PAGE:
The constitutional text governing national security law is full of gaps and oversights. This is particularly true with regard to the President. Notwithstanding occasional claims of extra-constitutional, emergency power by Congress or presidents, the basic theory and practice of the Constitution is and always has been that the federal government possesses only enumerated or implied constitutional power. And the defining role of the executive in U.S. constitutional governance is to execute—to perform tasks assigned by statute or the Constitution and thereby to act as the active arm of the popular will as it has been expressed through positive law. Both of these traditions complicate national security action by a chief executive who is armed with such sparse constitutional text, a difficulty with which American presidents have wrestled since the first generation of U.S. constitutional practice.
We have released a new paper, forthcoming as a chapter in the Cambridge Companion to the United States Constitution, which takes on the tensions created by these features of American constitutionalism and presidential practice in the national security area. As befits the mission of the edited volume, our piece is a short analytical-historical one, intended to stake out and sketch some evidence for our take on an important constitutional topic, but not exhaustively defend it.
We assess the national security powers of the President through the lens of what we call the authorization principle, which requires not just presidents but all federal actors to identify particularized authority for their actions. In combination with the authorization principle, gaps in constitutional text have often presented an acute dilemma for presidents charged with defending the nation. Focusing on three periods in American history, our chapter sketches the historical evolution of how the political branches have responded.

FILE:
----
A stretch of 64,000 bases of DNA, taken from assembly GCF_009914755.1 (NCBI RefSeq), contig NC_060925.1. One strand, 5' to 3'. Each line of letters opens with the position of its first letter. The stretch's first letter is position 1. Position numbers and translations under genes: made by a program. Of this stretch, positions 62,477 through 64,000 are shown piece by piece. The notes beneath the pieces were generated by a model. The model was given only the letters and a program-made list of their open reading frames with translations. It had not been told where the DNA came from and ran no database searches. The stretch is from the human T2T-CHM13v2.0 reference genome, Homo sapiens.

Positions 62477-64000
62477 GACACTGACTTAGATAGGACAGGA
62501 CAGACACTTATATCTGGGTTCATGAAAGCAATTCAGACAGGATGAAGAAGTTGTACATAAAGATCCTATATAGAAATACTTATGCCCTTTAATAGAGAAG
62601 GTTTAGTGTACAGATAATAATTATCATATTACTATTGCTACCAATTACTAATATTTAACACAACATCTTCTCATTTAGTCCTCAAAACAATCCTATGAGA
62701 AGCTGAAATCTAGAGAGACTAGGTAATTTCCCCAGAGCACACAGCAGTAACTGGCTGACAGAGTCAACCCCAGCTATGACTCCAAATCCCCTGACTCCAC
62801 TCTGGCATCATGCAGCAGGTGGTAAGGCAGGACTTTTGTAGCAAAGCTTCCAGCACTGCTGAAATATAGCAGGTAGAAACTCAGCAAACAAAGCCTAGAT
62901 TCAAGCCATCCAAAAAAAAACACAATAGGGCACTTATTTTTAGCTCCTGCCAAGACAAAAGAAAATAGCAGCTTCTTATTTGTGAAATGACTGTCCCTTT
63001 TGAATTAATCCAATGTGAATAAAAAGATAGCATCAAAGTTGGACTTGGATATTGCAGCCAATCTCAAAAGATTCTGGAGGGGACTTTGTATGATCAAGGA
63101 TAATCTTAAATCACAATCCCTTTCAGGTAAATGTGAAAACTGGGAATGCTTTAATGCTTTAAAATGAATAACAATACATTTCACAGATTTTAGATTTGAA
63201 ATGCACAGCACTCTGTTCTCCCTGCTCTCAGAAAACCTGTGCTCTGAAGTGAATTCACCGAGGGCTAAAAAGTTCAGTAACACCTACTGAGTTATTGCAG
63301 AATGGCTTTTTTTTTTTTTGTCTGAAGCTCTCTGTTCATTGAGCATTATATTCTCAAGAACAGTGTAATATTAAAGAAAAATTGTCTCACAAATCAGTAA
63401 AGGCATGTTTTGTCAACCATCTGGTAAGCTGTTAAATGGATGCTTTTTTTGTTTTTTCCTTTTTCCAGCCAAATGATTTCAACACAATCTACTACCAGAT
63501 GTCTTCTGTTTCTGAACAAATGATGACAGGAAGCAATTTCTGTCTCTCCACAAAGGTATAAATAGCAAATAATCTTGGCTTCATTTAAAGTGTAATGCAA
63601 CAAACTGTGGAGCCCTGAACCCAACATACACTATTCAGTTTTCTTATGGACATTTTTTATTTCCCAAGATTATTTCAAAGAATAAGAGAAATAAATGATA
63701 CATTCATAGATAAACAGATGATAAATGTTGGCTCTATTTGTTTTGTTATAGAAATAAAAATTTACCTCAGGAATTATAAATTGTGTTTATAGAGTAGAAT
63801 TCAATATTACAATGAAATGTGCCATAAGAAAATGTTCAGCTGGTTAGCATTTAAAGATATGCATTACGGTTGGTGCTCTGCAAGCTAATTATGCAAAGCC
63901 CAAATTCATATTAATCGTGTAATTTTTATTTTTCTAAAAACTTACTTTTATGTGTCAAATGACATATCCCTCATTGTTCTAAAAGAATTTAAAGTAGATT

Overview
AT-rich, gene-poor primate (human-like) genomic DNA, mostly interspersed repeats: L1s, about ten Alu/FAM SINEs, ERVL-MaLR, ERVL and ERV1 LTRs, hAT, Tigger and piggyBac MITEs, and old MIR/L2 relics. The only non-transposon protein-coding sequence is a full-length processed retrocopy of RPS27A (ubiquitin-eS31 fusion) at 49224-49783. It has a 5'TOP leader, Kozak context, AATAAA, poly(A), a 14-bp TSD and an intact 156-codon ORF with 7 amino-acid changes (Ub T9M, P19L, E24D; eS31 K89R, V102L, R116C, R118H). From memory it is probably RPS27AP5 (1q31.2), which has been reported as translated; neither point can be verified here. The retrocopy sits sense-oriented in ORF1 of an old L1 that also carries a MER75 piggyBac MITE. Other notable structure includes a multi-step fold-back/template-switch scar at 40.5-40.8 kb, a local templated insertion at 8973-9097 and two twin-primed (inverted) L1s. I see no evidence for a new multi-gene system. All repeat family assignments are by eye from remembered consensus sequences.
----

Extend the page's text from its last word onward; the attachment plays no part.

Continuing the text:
First, the early republic. During this period, Presidents Washington and Adams responded to the authorization dilemma by seeking highly particularized, bespoke authorization from the two other constitutional branches of government. We examine the Whiskey Rebellion, the Neutrality controversy, and the Quasi-War. Throughout the era, presidents’ claims of direct constitutional authorization were strikingly modest, and their requests for (and compliance with the terms of) specific statutory and judicial instructions were strikingly precise. Because of space limitations, we do not in our chapter catalogue the legal and historical scholarship with which we agree and disagree. But clearly we take different views of Article II and of the actions and underlying constitutional theories of the Washington administration than is found in scholarship by scholars like John Yoo. (For a lengthy critique of Yoo on executive power by one of us, see here.)